Samsung asked to stop using the term “LED TV” in adverts

Because "LED TV" implies that displays are comprised totally of LEDs, which is not the case, the Advertising Standards Authority wants Samsung to change its ads in the UK.

Sep 4th, 2009
Content Dam Leds En Articles 2009 09 Samsung Asked To Stop Using The Term Led Tv In Adverts Leftcolumn Article Thumbnailimage File
Samsung UK home page, Sept 4

The Advertising Standards Authority in the UK has upheld complaints that advertisements for Samsung’s LED-backlit LCD televisions, in which the company uses the phrase “LED TV”, are misleading.

In its adjudication, the ASA stated that “We considered that the ad implied the TV displays were comprised totally of LEDs similar to some outdoor displays when that was not the case. We considered that because the ads were ambiguous and did not make clear how the TVs utilised the LED technology, the ads were likely to mislead.”

The ASA has ruled that the ads must not appear again in the UK market in their current form. Samsung has been told to ensure that future marketing communications describe the technology their products use accurately.

LEDs Magazine highlighted this situation in its July/August issue. The Commentary section (p4) discusses Samsung’s ad campaign, saying, “The term ‘LED TV’ is a little controversial, and in the UK it is being looked at by the Advertising Standards Authority. Of course, Samsung doesn’t actually make LED TVs, and is in fact talking about its new LCD TVs with LED backlights.”

LED TV: What’s in a name?

Elsewhere in our July/August issue, we discussed the situation in more detail:

Sharp LED-backlit TV ad
“Samsung has attracted some flak recently through its use of the term “LED TV”. As readers of this magazine are (hopefully) aware, “LED TV” actually means “LCD TV with LED backlights”. Samsung haven’t invented some fancy new display type, in the sense that LCD and plasma are completely different display technologies. What they and others have done is to improve one component in an LCD – the backlighting unit – using LEDs rather than cold-cathode fluorescent lamps (CCFLs).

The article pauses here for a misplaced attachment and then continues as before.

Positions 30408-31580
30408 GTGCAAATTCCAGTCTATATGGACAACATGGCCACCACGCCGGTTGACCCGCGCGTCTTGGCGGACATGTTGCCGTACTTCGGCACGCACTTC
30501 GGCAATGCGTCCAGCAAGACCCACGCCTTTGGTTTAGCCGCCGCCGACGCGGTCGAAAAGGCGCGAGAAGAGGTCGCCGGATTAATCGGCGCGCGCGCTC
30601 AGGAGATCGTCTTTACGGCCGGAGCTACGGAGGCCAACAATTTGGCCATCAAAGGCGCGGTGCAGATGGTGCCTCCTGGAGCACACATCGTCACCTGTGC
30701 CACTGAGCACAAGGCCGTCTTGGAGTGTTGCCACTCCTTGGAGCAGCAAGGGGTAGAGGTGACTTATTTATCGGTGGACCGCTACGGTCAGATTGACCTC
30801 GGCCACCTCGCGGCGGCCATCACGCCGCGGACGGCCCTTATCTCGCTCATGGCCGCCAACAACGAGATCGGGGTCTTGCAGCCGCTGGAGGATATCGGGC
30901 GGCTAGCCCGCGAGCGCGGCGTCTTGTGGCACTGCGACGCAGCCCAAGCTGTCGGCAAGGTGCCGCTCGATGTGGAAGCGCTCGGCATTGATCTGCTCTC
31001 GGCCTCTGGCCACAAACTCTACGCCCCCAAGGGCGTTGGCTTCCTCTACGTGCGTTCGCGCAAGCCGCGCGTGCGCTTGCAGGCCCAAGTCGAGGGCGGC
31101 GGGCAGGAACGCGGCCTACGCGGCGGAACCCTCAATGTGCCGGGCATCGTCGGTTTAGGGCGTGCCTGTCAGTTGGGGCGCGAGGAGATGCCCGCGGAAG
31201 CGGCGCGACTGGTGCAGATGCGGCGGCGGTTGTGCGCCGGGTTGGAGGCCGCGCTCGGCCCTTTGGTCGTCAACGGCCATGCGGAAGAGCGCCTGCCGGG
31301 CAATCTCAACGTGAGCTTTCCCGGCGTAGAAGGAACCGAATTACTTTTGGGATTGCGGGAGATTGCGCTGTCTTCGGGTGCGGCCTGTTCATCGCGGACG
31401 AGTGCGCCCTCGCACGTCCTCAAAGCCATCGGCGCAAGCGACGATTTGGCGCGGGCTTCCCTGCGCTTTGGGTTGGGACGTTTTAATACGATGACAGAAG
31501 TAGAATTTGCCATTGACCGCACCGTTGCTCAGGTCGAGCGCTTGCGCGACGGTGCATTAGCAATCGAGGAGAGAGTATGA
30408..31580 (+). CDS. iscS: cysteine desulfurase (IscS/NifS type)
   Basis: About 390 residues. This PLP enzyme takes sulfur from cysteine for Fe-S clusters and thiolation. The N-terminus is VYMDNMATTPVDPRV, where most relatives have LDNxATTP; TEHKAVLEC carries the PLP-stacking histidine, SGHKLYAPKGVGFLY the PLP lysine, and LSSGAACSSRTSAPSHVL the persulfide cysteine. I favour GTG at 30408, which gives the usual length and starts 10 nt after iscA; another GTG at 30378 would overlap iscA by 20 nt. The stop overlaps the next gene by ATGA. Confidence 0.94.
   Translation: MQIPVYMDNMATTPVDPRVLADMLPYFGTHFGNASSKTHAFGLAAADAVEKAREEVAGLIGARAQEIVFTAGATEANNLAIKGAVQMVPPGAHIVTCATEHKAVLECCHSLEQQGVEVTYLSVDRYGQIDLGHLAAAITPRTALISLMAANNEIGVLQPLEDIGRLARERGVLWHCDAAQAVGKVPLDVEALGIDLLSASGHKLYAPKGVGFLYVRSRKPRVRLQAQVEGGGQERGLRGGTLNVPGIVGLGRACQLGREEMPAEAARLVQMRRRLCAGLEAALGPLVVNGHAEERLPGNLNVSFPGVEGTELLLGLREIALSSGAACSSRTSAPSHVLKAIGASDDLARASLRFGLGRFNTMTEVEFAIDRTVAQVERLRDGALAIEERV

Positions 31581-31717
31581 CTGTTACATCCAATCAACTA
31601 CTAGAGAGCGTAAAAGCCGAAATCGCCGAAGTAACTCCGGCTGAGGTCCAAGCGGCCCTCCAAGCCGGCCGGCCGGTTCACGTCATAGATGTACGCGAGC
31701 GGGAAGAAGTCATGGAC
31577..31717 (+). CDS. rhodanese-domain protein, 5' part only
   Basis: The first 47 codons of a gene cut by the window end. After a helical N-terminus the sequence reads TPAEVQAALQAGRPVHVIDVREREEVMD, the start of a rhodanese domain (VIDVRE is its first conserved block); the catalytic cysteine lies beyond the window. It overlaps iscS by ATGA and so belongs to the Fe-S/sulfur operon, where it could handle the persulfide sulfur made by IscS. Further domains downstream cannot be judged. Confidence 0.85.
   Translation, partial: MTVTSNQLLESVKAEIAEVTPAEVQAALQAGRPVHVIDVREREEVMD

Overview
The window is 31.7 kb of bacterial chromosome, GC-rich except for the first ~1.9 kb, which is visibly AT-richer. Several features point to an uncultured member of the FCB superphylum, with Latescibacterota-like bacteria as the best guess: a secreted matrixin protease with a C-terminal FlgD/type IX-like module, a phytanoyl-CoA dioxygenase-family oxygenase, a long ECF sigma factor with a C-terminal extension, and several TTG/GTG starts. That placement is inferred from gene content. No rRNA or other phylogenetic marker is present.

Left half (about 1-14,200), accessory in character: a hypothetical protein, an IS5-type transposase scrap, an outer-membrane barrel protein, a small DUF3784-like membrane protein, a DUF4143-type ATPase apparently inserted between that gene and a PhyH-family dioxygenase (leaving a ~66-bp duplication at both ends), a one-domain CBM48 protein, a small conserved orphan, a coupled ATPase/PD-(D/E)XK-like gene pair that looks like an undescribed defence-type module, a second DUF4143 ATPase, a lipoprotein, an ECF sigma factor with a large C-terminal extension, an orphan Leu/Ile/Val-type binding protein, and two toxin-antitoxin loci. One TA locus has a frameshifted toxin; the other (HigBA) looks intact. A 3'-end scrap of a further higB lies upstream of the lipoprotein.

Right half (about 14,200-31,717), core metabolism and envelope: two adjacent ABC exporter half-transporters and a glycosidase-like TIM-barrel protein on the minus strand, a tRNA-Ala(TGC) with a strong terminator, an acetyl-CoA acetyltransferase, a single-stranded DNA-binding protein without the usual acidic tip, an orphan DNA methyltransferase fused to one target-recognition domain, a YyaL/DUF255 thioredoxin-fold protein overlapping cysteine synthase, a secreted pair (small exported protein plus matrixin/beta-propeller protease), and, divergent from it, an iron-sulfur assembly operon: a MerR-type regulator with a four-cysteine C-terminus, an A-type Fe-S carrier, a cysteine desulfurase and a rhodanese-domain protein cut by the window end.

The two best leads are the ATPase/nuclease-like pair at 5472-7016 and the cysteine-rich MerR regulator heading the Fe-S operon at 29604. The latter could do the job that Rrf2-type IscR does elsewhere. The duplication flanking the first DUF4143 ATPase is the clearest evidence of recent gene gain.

You can of course make an LED TV, in which the viewer looks directly at the individual LED pixels. Giant versions are seen at sports stadia around the world, with the Dallas Cowboys’ new center-hung display being the latest and greatest. But there are limitations on how close you can place the individual LED pixels. If the viewer is too close, the pixels can be easily resolved. Not much good for a TV in your living room.

Samsung’s use of “LED TV” is problematic, however, because of the confusion that will arise when OLED TVs become more prominent in the marketplace. OLED is separate display technology from LCD or plasma. And guess who is at the forefront of OLED TV development? None other than Sony, Samsung’s fiercest rival.”

Flashlight ad - Cree LEDs inside
Raising public awareness of LEDs

Quoting from our July/August Commentary section:

“Many people in the LED industry often find themselves trying to explain to “the man on the street” what LEDs are all about, and may resort to examples with which people are familiar, such as traffic signals, or car brake lights, or flashlights. In consumer products, the use of LED technology is now being widely used on marketing material, and I have even seen an ad for a flashlight,

Flashlight ad details
in a mainstream magazine, that named the specific LED maker. Whether this name influences many (or any) purchasing decisions is not clear. In terms of raising public awareness of LED technology, a great example is Samsung’s latest campaign promoting its “LED TV” products.”

As shown in the images, the flashlight ad refers to the Cree MC-E LED. If you’ve seen any other ads for consumer products that mention the LED maker, please tell us.


Greenpeace ad for energy-efficient light-bulbs

Talking of ads, here's a fun one from Greenpeace, promoting energy-efficient lighting (not LED-specific, although some of these things would be easier done with LEDs).

Please do not watch if easily offended.

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